Markets and the Coronavirus

March 2, 2020

The Coronavirus has dominated the market’s attention and indexes appear close to wrapping up their worst week in over a decade. As of the end of Thursday most broad indexes in the US and across the world had fallen about 12% to 15% from recent highs. US indexes are in correction (greater than a 10% decline) for the first time since late 2018.

Last year markets were fairly quiet with few trading days of large moves. There were only two US market downturns and both were relatively light and brief. Normally we get three to four meaningful market declines per year. Entering 2020 we believed US stock valuations were at fair levels but were certainly not cheap. That meant that any unexpected news of risks to growth or earnings would likely cause markets to become more volatile, and a global illness obliged as the unexpected news.

So while the pace of the market drop has been surprising, the fact that a fairly-priced market experienced a periodic correction because of a new risk to global growth is not.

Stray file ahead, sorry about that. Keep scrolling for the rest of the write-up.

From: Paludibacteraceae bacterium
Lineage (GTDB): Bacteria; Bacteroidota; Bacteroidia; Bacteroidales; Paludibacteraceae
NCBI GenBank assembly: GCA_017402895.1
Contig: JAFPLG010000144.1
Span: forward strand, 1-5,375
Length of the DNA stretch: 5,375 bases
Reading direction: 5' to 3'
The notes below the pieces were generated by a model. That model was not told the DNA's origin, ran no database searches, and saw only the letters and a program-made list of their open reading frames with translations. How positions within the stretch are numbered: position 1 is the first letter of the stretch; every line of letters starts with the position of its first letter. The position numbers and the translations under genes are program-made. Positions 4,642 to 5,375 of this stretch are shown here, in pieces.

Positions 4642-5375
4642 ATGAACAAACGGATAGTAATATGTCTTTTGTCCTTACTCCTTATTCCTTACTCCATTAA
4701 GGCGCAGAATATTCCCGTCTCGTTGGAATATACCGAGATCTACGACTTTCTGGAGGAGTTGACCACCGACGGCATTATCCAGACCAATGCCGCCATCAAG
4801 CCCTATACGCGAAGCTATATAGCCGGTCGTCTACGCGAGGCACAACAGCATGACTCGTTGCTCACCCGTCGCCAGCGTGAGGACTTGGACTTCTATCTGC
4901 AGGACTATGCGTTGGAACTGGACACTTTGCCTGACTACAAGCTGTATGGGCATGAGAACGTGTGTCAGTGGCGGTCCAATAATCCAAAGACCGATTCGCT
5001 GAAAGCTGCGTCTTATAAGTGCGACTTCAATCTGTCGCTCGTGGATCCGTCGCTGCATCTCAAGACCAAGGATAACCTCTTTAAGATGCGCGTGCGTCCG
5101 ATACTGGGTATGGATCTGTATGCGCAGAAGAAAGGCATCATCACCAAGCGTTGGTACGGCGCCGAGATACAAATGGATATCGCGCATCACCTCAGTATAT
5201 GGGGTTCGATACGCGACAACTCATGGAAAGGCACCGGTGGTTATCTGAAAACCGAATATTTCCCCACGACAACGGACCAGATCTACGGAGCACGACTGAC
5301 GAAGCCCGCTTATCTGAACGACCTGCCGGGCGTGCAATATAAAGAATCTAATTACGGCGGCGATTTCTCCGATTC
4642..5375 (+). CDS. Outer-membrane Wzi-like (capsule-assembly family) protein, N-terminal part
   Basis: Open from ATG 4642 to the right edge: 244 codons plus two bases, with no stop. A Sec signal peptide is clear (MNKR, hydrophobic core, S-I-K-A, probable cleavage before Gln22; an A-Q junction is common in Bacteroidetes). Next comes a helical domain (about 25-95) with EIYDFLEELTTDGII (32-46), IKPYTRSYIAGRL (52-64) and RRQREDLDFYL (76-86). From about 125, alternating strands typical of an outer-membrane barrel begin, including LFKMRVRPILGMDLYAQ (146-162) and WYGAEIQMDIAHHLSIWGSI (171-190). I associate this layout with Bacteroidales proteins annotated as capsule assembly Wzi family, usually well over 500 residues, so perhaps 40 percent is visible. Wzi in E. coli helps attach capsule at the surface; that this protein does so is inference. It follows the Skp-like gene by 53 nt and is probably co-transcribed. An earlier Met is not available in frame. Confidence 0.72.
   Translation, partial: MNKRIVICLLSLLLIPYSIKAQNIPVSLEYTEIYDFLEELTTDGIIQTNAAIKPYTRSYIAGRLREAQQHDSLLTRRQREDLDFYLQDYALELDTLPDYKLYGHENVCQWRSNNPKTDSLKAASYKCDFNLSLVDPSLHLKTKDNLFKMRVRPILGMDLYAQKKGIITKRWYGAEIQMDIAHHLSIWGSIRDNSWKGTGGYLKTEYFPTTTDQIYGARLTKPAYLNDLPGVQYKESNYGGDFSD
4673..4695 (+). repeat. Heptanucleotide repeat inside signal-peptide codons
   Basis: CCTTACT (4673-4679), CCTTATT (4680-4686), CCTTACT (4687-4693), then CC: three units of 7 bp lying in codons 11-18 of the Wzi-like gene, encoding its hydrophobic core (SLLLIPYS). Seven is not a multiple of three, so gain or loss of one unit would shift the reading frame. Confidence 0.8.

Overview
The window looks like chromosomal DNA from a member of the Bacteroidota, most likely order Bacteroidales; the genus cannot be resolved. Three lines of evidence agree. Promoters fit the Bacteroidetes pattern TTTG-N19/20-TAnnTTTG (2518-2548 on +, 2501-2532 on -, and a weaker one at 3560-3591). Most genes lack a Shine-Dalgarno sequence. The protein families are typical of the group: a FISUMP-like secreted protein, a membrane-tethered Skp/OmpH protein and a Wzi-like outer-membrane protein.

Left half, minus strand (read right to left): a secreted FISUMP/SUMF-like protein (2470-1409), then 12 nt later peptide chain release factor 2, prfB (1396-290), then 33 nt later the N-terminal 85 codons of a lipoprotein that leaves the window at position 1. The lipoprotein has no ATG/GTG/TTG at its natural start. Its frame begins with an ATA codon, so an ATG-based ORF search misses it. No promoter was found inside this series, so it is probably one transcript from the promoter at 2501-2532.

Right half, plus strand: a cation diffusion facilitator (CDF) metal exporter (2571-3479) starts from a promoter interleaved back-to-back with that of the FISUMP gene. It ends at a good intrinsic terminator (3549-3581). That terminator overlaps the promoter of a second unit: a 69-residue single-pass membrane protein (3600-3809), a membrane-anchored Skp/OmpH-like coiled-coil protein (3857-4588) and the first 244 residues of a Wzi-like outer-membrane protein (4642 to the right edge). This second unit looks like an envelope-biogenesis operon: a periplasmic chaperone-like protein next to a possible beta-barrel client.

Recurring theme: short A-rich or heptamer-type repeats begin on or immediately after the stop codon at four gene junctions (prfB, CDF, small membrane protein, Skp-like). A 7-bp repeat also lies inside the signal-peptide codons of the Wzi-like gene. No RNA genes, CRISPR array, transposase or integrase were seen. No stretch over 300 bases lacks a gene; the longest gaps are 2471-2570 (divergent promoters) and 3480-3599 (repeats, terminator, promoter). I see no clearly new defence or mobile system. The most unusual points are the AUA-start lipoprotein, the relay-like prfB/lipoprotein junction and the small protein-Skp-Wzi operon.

There is no doubt that the coronavirus has done and will continue to do economic damage on top of the cost to human life. The likelihood of the US entering recession remains low, but the market correction is close to turning into a bear market in which a recession is already priced. Whatever the effects of the coronavirus, they will almost certainly be temporary and if so, permanently lower market prices are unwarranted. While risks remain as they always do, this pullback represents one of the few times over the last decade when cash could be deployed into markets at meaningful discounts to recent highs.

As always we welcome your questions about markets and your portfolio and hope you will call or email us with these. We hope you have a great weekend.

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